Mammoth albumen print?
Hopefully some APUGers can share their insights here. The image in the photo attached is absolutely huge. Frame dimensions are 30 x 48 inches with an image size of 22 x 40 inches. It is quite old. Judging by the frame, it dates from around the turn of the 20th century. I have never been able to determine what the dang thing is. At first blush it looks like a mammoth albumen photograph, but at this size and aspect ratio I wonder if that is possible. Could it be an example of some sort of photomechanical mass-production process from that era? A few times I have convinced myself that it is a drawing or engraving, but there is so much detail everywhere that it would have taken years to draw it all in. And then there is the lone figure standing in the foreground. Possibly the photographer? Hard to imagine otherwise!
In any case, I was hoping someone would look at this and say, "Oh that's a typical XXX. They were popular from 18xx to 19xx." I have never had the nerve to open it up and look at the back of the image, so I can't help there. Yes, that banding is real. There are some vertical braces on the back that must be protecting the image. All the rest looks like it has a bit of acid decay.
Thanks in advance for any help.
Don't underestimate the capabilities of our ancestors in photography. I don't know where, but I think I read somewhere that they were even capable of printing life size figure photos (so up to 2 meters high) in the 19th century. For printing, a solar enlarger could be used, using the sun as the light source.
Also, camera's as big as your print, are known from these days.
As for printing techniques capable of photo rendition, there were a couple of processes, like Woodbury-type. But these use more or less stable printing inks, related to oil paints, and shouldn't show the same image degradation silver based processes can show. Looking at the image with a loupe might tell something, together with inspecting the sides of the image. Some printing process like Woodbury, left clear signs of their origin along the borders of the image.
Early 20th C is a little beyond the albumen era, but if you're going by the frame, the print could be older. Is it on thin paper mounted to board? Albumen prints are almost always on thin paper mounted to a heavier board. How does the gloss compare to other albumen prints you've seen? Albumen prints were fairly glossy for their era, but there was also a matte albumen process, and these prints are quite flat. They're not as glossy as a ferrotyped silver gelatin print.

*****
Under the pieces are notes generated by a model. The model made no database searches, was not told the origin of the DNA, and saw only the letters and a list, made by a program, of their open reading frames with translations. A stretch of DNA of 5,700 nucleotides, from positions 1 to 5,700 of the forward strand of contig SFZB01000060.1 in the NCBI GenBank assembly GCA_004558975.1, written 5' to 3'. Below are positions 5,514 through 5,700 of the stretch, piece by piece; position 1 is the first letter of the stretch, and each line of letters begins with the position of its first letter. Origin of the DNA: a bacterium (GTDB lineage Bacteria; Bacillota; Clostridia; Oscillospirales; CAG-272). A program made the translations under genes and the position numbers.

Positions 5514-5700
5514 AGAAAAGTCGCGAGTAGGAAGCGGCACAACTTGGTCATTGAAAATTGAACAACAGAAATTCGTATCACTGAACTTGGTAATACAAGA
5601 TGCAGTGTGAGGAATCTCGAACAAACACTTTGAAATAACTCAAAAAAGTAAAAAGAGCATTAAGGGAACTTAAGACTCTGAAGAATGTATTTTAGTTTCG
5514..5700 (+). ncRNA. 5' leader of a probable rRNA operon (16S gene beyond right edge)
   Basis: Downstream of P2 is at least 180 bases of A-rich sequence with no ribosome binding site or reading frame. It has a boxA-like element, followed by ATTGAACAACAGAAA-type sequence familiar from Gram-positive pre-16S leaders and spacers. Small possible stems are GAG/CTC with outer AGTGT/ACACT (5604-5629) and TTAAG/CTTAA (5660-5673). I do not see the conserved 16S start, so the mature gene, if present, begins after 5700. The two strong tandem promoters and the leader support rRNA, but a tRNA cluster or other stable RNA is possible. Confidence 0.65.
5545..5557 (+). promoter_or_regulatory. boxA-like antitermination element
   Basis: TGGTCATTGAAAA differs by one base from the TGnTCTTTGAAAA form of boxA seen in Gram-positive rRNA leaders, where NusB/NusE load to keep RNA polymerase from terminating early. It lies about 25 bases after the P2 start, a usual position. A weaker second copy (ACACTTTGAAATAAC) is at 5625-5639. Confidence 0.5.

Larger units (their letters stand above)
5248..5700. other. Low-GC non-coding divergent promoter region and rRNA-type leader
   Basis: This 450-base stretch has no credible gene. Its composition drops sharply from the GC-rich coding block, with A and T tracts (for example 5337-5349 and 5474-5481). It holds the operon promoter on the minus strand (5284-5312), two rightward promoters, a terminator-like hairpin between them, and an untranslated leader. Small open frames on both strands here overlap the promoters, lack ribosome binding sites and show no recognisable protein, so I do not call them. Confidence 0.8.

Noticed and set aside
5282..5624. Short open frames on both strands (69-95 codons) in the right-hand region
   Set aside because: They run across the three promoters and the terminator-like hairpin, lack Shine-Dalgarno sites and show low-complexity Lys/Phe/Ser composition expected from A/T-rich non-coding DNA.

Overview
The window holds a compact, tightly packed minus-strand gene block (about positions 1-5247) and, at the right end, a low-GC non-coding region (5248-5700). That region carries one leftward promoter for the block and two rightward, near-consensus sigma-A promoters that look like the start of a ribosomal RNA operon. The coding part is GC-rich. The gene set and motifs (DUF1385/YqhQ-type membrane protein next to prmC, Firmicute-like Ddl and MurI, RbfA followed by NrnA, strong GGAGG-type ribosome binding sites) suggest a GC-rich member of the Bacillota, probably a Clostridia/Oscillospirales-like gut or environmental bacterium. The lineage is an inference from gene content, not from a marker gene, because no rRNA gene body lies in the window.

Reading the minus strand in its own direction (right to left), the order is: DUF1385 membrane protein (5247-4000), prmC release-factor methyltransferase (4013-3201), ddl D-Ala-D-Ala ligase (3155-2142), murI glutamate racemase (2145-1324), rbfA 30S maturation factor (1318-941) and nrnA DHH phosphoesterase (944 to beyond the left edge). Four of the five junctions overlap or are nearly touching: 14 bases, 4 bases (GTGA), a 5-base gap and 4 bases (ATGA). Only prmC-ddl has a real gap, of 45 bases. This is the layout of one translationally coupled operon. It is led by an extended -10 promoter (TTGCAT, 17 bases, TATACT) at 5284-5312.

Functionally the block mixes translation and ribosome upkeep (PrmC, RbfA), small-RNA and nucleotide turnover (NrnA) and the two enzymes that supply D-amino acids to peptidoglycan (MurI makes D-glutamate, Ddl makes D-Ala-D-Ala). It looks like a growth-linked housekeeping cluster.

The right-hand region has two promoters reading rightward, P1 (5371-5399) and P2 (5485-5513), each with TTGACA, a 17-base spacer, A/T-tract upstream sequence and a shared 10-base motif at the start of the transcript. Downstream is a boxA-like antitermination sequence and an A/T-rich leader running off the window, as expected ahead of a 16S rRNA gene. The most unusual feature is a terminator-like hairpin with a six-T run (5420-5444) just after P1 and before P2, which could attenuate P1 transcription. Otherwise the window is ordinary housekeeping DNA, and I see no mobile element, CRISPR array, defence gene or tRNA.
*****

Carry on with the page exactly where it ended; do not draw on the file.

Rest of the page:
In the heyday of albumen printing, albumen paper was coated in quantity, but they used the float method, and with practice it's possible to coat large sheets. The German women who worked in those factories certainly had practice. The paper was just albumenized, and the photographer still had to sensitize it with silver nitrate solution.
I've seen large albumen prints of historical architectural monuments like that, usually in the stalls of French dealers at AIPAD.
Originally Posted by David A. Goldfarb
“Atget's output declined after 1910 and virtually ceased during the First World War (1914–1918).” http://www.nga.gov/feature/atget/bio.shtm
Not to say Atget had anything to do with this print, but there were artists working in albumen after 1900.
Yes, there were, so it's certainly possible, but it's on the decline already in the 1890s, maybe a bit like APUG.
If you still have doubts, here is a picture of the "Photographic Hall" of the Philadelphia "Centennial Exhibition" World Fair celebrating 100 year of independence of the U.S. in 1876. Just look at some of the huge landscape prints on display in this stereo-graph.
Photo from the The Philadelphia Department of Records "PhillyHistory.org" site
Also see this nice blog article on the same site:
And two other nice sites about that World Fair:
I especially liked this quote from the first link:
"Standing upon tiptoe on the topmost step of your ladder, arranging and rearranging probably a mammoth box, stifled and sweating under the confinement of a heavy head cloth, peering on a ground glass, out of the obscurity depicted on which you could barely trace the outlines of some object unusually bright, confused by the talking, laughing and uncomplimentary remarks of the people, and the incessant shuffling of their feet in what you knew to be dangerous proximity."
- Photographer John L. Gihon in 1876 during the Centennial World Fair Exhibition in Philadelphia, the Centennial Photographic Company, published in The Philadelphia Photographer.
It is also possible that this was stitched together out of more than one negative. I recall seeing a 6-foot-ish panorama by I want to say Carleton Watkins of a village in Mexico at the foot of a volcano. It was spliced together from three or four negatives from an 18x22 or maybe 20x24 camera. It was so well executed that you could not tell where the seams in the image were except from the slight changes in perspective that came from rotating the camera. That was an albumen print from the 1870s, IIRC. This image certainly has a perspectival distortion that looks like it was made by either a swing-lens camera, a Cirkuit or at least a multi-negative shot spliced together.
Agree, I would even go as far as to say that it is likely that most, if not all, of the panoramas visible in the photograph of the Centennial Exhibition I posted were "stitched" from multiple negatives.
Originally Posted by TheFlyingCamera
Hi there TFC -
I am with you on the distortion - that has been perplexing me a bit. I was not sure if it was evidence of bad drawing or good photography! I will take a look for signs of stitching tomorrow. The image is in the bedroom with my youngest so I do not want to disturb tonight.
Originally Posted by TheFlyingCamera